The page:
Berlinski vs Hitchens debate


(Isaiah J. Armstrong) #1

I recently watched this debate and found it very interesting. I really would like to see how everyone on RZIM Connect would respond to Berlinski and Hitchens’ critiques on each others’ positions.

Who do you think was the most persuasive, and why?
What did you like/dislike about Berlinski’s presentation of ideas? Anything you agree or disagree with?
How about Hitchens? Agree/disagree?
As a Christian, how would you respond to Hitchens and his arguments against Christianity?


(SeanO) #2

@O_wretched_man I think Hitchens communicated better in this particular debate, though I disagree strongly with his arguments. I like Berlinski, but I felt that his presentation lacked Hitchens’ flare and that his arguments - chiefly the connection between oppressive regimes and atheism in the 20th century - were not necessarily suited to facing Hitchens.

Hitchens argued:

  1. Universe is so large and earth so insignificant how can we think we are special?
  2. Crazy people will be crazy whether they use unbelief or belief to justify their behavior (nihilism or ‘God told me’)
  3. Those who believe in God should be required to provide evidence - it is not the atheist’s job to defend unbelief
  4. Pascal’s wager is weak because it requires abandoning intellectual integrity to avoid potential divine judgment and gain divine reward
  5. The regimes of the 20th century that were terribly violent were not strict atheists but rather were a kind of personality cult that claimed both divine and scientific authority

Berlinski made a good point or two:

  1. The physical size of the earth has no connection to its spiritual significance
  2. I, a secular Jew, have no bias in this matter
  3. Agreed with Hitchens on Pascal’s Wager

I would make a few observations:

  1. Pascal’s Wager was made in the context of a largely Judeo-Christian culture where people generally accepted divine judgment - Pascal was not necessarily asking atheists to lay down their intellectual integrity but rather trying to prod lukewarm Christians to recommit to the faith - I am not a huge fan of using this wager in our modern cultural context either
  2. Unbelief requires evidence just as much as belief - where did the universe come from if not from God? Can you prove it? In fact, I think God has given us exactly the right amount of evidence so that we can either choose or reject Him (see Pascal quote below).
  3. While the violent regimes of the 20th century may have invoked deity, they certainly did not obey the teachings of Christ. As Christians, we are not saying that any belief in any deity will bring hope and light - but rather that belief specifically in Jesus will bring hope and light.

“He gives exactly the right amount of light. If He gave less, even the righteous would be unable to find Him, and their will would be thwarted. If He gave more, even the wicked would find Him, against their will. Thus He respects and fulfills the will of all. If He gave more light, the righteous would not learn humility, for they would know too much. If He gave less light, the wicked would not be responsible for their wickedness, for they would know too little.” - Blaise Pascal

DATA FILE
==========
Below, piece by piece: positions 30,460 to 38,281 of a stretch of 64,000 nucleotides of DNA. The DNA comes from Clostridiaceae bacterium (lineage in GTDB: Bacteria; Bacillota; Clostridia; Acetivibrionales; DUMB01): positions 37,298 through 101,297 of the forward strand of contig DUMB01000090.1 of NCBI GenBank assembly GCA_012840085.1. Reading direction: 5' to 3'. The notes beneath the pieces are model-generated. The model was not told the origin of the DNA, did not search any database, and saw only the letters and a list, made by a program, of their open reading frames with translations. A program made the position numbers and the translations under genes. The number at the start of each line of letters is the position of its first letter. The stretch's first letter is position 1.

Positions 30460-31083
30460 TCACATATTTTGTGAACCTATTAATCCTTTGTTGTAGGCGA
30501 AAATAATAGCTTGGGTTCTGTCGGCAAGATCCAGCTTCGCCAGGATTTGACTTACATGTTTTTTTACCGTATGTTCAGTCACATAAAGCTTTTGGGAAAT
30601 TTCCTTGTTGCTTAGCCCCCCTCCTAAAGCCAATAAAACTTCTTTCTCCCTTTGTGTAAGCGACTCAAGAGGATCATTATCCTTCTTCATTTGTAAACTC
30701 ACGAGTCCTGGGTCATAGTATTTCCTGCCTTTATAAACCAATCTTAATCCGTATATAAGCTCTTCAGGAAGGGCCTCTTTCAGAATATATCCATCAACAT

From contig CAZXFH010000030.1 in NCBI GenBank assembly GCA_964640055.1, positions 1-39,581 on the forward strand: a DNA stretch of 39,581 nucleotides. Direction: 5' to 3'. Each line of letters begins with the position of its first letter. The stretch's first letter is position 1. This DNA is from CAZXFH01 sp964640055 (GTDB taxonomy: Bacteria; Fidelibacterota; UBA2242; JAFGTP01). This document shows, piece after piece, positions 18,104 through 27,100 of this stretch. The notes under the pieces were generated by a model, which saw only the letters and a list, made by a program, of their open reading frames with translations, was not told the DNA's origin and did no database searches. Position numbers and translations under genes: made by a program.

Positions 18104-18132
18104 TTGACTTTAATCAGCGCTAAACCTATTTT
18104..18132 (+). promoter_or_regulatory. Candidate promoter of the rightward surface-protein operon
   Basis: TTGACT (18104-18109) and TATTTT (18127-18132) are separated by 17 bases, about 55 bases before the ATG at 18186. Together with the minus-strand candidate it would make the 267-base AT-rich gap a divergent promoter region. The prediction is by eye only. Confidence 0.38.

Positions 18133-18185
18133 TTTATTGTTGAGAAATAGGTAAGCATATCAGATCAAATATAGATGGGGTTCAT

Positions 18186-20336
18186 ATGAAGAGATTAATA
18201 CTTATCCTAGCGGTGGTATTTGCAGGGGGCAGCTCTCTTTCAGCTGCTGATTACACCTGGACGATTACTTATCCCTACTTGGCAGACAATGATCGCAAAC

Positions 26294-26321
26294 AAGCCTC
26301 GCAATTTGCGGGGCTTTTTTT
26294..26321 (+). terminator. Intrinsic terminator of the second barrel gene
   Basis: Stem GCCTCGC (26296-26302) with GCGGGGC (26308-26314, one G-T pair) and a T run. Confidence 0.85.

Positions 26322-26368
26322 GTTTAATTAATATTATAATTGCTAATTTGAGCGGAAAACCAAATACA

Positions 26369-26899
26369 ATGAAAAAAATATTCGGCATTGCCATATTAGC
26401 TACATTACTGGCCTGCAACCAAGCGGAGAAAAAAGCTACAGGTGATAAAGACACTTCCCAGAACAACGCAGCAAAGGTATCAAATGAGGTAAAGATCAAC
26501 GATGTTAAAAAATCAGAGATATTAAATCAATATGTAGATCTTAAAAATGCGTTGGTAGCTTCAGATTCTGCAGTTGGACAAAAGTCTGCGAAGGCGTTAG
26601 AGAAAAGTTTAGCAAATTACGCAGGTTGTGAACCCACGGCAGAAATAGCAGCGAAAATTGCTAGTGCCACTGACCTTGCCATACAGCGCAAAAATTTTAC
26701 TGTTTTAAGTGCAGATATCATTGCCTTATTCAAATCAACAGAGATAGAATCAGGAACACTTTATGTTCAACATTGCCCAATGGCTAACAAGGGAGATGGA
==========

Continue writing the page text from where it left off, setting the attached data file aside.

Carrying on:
What were your thoughts after watching the debate?


(christopher van zyl) #3

@SeanO this is quite a hectic quote. :sweat_smile: And I agree with you. Hitchens flare is always great to watch.

@O_wretched_man I love this debate. What are your thoughts on it?


(Isaiah J. Armstrong) #4

I found Hitchens’ response to redemption very interesting. He also indirectly called Jesus dying on the cross a human sacrifice, which is also something Sam Harris likes to say. Overall i agree with @SeanO about Berlinski being disappointing. I was hoping for more (I recently finished his book, The Devil’s Delusion, which was great). Personally I enjoyed Hitchen’s debate with John Lennox much better. One thing i find with Hitchens is that he can be quite cavalier when it comes to misquoting the bible:

Like 14:26
26 “If anyone comes to me and does not hate father and mother, wife and children, brothers and sisters—yes, even their own life—such a person cannot be my disciple.

You know, I’m also currently reading John Stott’s The Cross of Christ, and i find that there is more in that book that responds (indirectly) to atheists’ rejections of the christian faith than most christian books responding directly to atheists. Maybe it’s because Stott’s book breaks down the atheist straw man version of God by analyzing the scriptures for the real understanding of God’s nature in what He reveals to us in his Word.


(SeanO) #5

@O_wretched_man I think you will find that multiple objections to the Christian faith rely on a straw man view of God. The God of the Scriptures is capable of handling all of the suffering and raw emotion that life generates and acts with a much fuller / more accurate understanding of human nature than is demonstrated by those who critique Scripture.

Could you share a link to the Hitchens / Lennox debate? What made you like it more? How do you think Lennox handled it better than Berlinski?


(Isaiah J. Armstrong) #6

Here it is:

I found that Lennox responded very well to all of Hitchens’ arguments, even though Hitchens’ powerful presence had the audience in his favour. Another reason why i was impressed with Lennox in this debate was because originally Lennox wasn’t even supposed to be the one debating Hitchens. Dinesh D’Souza was supposed to, but someone in his family was having a major surgery and so he couldn’t make it.